Vegetation and Windstorms
Nobody wants to be the cause of a power outage, especially an unnecessary one that is avoidable and can affect your neighbours and the local community.
To avoid unnecessary outages caused by vegetation and/or loose items on your property, we recommend you check your trees, hedges or shelter belts regularly. If you are not sure what to look for, please call us so we can help.
Below are some FAQs surrounding vegetation management, loose belongings and windstorms.
Why am I (the vegetation owner) responsible for my vegetation impacting lines in a weather event?
The responsibility of maintenance and ensuring that vegetation can cause as little risk to the MainPower lines/network as possible is that of the owner.
If a tree, hedge or shelter belt is not maintained as per the requirements of regulations, it can cause serious issues if it comes in contact with lines such as;
During severe weather events, if vegetation is too close to lines it can become electrically ‘live’. Anyone who comes into contact with electrically ‘live’ vegetation may be electrocuted.
In severe or even bad weather, vegetation can topple over and branches may break away causing damage to power lines. Damage to the network/lines can cause significant widespread power outages.
Vegetation too close to lines may cause electrical sparking, resulting in fire and potentially causing significant damage to the lines/network.
Vegetation roots can grow around our underground electricity cables, if this happens it can rupture the insulation and cause widespread power outages.
Why are trees and vegetation a threat to my power supply?
During high winds, often vegetation and their debris can be blown onto/into power lines. This can cause the lines to short-circuit, and can cause significant damage to our electrical equipment – resulting in power cuts/outages.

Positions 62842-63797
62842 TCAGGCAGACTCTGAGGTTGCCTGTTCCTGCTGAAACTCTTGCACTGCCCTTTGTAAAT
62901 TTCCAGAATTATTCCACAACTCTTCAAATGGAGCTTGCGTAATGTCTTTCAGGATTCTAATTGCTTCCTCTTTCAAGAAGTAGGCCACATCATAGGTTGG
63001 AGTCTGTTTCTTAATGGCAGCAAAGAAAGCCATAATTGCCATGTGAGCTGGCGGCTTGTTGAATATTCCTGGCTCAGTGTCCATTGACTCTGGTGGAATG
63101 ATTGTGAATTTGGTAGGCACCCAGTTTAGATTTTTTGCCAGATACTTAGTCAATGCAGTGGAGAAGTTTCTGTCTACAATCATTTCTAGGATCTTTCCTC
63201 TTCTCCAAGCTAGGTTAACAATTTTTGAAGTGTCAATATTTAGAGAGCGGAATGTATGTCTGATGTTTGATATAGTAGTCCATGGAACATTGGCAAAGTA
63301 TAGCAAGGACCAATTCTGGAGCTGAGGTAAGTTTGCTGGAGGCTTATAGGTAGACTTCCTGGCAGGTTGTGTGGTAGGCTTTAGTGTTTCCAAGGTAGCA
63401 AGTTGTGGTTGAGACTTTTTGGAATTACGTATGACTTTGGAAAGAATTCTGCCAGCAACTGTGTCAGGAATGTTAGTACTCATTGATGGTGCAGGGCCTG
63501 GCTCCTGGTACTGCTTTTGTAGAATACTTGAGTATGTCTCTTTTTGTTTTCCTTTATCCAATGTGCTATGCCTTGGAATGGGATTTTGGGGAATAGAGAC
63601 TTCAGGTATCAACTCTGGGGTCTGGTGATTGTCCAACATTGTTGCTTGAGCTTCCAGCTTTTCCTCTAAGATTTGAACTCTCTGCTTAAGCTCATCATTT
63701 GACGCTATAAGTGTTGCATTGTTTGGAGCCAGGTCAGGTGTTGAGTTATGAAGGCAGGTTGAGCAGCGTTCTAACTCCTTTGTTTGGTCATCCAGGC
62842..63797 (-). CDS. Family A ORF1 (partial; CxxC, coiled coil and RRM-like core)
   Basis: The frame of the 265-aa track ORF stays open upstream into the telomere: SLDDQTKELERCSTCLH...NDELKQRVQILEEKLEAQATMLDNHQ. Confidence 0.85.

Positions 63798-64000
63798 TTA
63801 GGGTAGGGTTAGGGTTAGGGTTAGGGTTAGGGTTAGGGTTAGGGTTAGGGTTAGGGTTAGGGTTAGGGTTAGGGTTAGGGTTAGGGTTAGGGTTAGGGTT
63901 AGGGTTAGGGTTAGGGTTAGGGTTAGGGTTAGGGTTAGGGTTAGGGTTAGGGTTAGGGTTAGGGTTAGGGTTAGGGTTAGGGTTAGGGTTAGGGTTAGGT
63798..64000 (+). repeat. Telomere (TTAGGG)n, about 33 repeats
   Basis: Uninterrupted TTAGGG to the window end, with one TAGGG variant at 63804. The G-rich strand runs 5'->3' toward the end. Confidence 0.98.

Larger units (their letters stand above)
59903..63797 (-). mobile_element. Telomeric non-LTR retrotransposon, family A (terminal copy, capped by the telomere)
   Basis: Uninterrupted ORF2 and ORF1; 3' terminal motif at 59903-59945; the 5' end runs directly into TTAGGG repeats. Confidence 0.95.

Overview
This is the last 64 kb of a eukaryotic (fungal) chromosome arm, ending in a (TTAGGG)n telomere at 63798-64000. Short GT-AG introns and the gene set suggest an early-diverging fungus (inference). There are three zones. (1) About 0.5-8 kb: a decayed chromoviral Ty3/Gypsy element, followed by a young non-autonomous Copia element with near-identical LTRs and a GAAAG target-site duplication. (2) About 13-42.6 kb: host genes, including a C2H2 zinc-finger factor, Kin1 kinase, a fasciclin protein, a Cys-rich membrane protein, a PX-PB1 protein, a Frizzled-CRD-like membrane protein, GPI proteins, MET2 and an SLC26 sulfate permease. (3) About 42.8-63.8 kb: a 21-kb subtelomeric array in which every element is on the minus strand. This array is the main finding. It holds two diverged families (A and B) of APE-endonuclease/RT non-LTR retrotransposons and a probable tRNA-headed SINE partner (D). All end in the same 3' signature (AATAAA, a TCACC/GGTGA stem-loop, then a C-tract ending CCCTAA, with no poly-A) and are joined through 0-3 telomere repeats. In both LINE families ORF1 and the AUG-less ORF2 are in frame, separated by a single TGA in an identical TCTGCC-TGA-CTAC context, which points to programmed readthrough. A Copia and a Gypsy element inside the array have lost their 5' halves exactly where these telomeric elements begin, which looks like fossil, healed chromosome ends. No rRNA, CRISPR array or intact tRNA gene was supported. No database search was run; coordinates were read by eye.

And its not only vegetation which can cause significant damage to our network!
Am I liable if a severe weather event occurs and a belonging of mine damages the lines/network?
If your belongings (e.g, a trampoline) is picked up in a severe weather event, and damages part of our lines/network, any damage created could result in the owner (you) being responsible for the costs associated with any repairs needed to fix the network.
To prevent these types of instances from occurring we suggest ensuring items secured correctly to your property in case of extreme weather events. The list includes but is not limited to:
Trampolines and outdoor playsets (Wendy houses, swing sets etc).
Bins and recycling boxes.
Boats, caravans, and bikes.
Outdoor furniture and garden sheds.
Garden ornaments and potted plants.
Hardware, tools, and building materials/accessories.
Firewood and branches.
Gas tanks, fuel drums etc.
What is classified as the MainPower Network?
Our network is classified under the Electricity Act, Regulations, Standards, Industry Guides and Code of Practice as Elements of the Network Operator’s electrical infrastructure associated with the transmission and distribution of electricity.
This includes but is not limited to overhead lines; overhead line supports; stay wires; open terminal transformers; underground cables; and switchgear.
What is a ‘Fall Zone’?
The ‘Fall Zone’ is where vegetation branches are outside of both the ‘Notice Zone’ and ‘Growth Zone’ limits, however due to their size and position with respect to the line/network, they present a risk of damage. (To learn more about these zones, check out the MainPower website!)
If vegetation on your property is located within a fall zone, consider trimming or removing the vegetation (via qualified contractors).
This is suggested to avoid causing damage to the lines/network and incurring future costs associated with any damage the vegetation may cause.
To learn more about trees and power lines, click here.